Commonly called as UTI stands for Urinary Tract Infections is mainly diagnosed in women. This is an infection caused by microbes, which can affect the urinary system, urethra, kidneys as well as bladder. The most relevant symptoms of UTI include bigger urge to urinate, pelvic pain, blood from the urine and burning sensation while urination. People treat the infection with antibiotics, but the new study reveals that adding more water in drinking on a daily basis can contribute to reduce the risk of developing the UTI.
A study conducted by the National Institute of Diabetes and Digestive and Kidney Diseases (NIDDK) found that around 40 to 60 per cent women have a risk to develop UTI for at least once in a lifetimes as well as one out of four women will have a repeated infection until the genuine precautions are taken.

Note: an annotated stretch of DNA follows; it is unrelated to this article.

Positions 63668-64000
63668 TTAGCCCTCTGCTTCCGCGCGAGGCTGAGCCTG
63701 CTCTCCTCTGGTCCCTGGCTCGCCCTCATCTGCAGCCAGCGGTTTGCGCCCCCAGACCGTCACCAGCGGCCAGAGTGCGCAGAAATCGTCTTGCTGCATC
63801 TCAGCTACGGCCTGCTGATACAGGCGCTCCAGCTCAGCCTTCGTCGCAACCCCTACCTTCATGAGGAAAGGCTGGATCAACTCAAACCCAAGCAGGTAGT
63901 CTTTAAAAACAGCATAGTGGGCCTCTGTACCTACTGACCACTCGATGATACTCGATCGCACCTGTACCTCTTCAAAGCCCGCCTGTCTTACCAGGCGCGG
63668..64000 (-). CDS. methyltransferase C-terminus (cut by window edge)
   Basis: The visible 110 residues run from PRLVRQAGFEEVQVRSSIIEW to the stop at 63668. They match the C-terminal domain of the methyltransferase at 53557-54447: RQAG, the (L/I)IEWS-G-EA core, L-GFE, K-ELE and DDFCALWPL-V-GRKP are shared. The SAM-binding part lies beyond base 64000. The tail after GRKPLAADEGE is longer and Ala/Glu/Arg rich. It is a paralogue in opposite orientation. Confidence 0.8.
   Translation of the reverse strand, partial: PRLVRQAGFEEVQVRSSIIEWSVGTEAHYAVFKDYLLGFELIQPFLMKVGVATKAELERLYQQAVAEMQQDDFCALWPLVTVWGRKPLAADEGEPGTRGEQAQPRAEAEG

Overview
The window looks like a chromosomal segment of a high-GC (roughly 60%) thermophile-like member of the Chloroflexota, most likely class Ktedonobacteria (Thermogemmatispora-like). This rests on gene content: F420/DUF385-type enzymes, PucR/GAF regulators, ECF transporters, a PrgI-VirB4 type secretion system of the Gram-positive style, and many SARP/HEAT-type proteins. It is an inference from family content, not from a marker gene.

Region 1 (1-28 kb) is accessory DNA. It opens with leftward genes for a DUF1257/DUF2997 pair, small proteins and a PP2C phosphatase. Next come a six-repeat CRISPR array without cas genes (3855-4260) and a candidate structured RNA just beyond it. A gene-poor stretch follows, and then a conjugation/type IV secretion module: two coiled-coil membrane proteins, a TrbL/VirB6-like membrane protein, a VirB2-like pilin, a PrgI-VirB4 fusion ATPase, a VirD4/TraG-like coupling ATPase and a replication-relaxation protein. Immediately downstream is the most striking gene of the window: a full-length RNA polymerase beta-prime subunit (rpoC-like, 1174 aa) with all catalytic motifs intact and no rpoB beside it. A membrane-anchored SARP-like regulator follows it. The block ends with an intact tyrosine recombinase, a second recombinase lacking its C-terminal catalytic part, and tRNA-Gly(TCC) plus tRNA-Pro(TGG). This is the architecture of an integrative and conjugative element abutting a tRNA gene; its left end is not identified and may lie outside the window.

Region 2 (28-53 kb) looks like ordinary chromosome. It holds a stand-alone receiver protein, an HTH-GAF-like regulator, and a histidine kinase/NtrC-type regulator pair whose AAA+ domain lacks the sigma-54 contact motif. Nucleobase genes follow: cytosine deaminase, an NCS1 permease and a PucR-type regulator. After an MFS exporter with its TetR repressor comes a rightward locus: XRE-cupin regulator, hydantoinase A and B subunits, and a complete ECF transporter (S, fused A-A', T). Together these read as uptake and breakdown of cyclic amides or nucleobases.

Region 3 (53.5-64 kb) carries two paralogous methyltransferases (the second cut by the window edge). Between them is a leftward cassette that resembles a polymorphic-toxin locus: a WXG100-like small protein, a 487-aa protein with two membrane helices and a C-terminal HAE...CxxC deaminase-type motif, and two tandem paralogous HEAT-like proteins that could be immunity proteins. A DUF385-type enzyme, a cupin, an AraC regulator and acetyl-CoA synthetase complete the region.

So fortunately, the infection can be now treated by just drinking more water and prevent the infectious bacteria to spread. A team of researchers from the United States has added to the related study that adding an extra 1.4 liters of water to a daily dose may help to keep at bay the urinary tract infections in women.
Clinical director of Division of Infectious Diseases, Dr. Thomas M. Hooton from the University of Miami Leonard M. Miller School of Medicine in Florida, is a leading researcher of the study. He went through the observation of 140 premenopausal healthy women having minimum three UTIs last year and reported for low fluid intake daily.
Dr. Thomas M. Hooton stated that, “While doctors have long assumed this is the case and often recommended that women at risk for UTIs increase their fluid intake, it’s never really undergone a prospective trial before. It’s good to know the recommendation is valid, and that drinking water is an easy and safe way to prevent an uncomfortable and annoying infection.”